having the condition. The observed lifetime smoking prev-
alence was similar to that in other population-based epide-
miologic studies of COPD, supporting the diagnosis of
COPD rather than asthma.44,45Nonetheless, we cannot ex-
clude the possibility that some subjects, especially those
with less obstruction on spirometry, might have conditions
other than COPD. However, we note that reduced FEV1was
associated with a higher likelihood of depressive symptoms;
thus, eliminating subjects with higher FEV1from our cohort
would only have strengthened our finding that subjects with
COPD are at higher risk of depressive symptoms than
Because an important focus in the prospective follow-up
of our cohort will be studying the long-term prevention of
COPD-associated morbidities, we intentionally sampled
younger adults with COPD (ages 40-65 years). Although we
adjusted for age within our multivariate models, we cannot
be sure of the applicability of our results to older adults with
COPD. In addition, KP members, because they have health
care access, may also be different from the general popula-
tion of adults with COPD. Mitigating this limitation, the
sociodemographic characteristics of Northern California KP
members are similar to those of the regional population.46,47
Moreover, selection bias could have been introduced by
nonparticipation in the study and could in turn affect the
generalizability of our results. However, our participation
rates were comparable or better than many other studies on
Our measure of depression, the GDS, is not intended to
diagnose major depression but rather depressive symptoms.
Nonetheless, patients with depressive symptoms warrant
further evaluation in clinical practice, and treatment for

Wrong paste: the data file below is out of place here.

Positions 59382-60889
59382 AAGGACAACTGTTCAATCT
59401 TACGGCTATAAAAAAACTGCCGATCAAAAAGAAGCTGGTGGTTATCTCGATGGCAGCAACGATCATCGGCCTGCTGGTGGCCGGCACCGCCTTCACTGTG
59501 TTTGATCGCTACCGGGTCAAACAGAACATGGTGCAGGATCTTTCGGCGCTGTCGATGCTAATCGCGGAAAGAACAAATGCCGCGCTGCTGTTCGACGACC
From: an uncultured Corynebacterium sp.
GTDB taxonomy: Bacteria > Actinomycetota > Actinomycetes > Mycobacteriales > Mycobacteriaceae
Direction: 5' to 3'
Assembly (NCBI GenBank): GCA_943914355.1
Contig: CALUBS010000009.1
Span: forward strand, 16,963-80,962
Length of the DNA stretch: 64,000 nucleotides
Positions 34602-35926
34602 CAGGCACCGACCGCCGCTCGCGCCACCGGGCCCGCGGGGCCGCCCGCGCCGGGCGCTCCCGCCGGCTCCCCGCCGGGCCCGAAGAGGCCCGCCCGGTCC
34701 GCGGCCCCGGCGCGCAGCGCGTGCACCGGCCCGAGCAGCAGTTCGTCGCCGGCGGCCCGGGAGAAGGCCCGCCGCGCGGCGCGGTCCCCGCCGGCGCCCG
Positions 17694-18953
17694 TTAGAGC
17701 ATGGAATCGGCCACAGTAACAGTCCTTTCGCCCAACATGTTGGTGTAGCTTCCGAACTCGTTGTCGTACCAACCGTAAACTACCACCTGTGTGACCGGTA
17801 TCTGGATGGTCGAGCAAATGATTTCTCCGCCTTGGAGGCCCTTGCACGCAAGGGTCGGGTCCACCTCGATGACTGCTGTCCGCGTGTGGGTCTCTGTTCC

depression is often recommended even in the absence of a
diagnosis of major depression.48One advantage of the GDS
over other measures of depressive symptoms is that it is less
contaminated with somatic symptoms such as poor appetite
and poor sleep that can be symptoms of either depression or
of COPD itself.9,11This reduces the likelihood that we are
overestimating depression in this setting.
In conclusion, we found that patients with COPD, at all
levels of airway obstruction, were at higher risk of depres-
sive symptoms than referents. Furthermore, increasing COPD
severity was associated with an increasing likelihood of
depressive symptoms. Even so, after taking COPD severity
into account, depressive symptoms were strongly associated
with worse quality of life.
1. Ruo B, Rumsfeld JS, Hlatky MA, et al. Depressive symptoms and
health-related quality of life: the Heart and Soul Study. JAMA. 2003;
2. Wijkstra PJ, Ten Vergert EM, van Altena R, et al. Long term benefits
of rehabilitation at home on quality of life and exercise tolerance in
patients with chronic obstructive pulmonary disease. Thorax. 1995;50:
3. Goldstein RS, Gort EH, Stubbing D, et al. Randomised controlled trial
of respiratory rehabilitation. Lancet. 1994;344(8934):1394-1397.
4. Lacasse Y, Martin S, Lasserson TJ, Goldstein RS. Meta-analysis of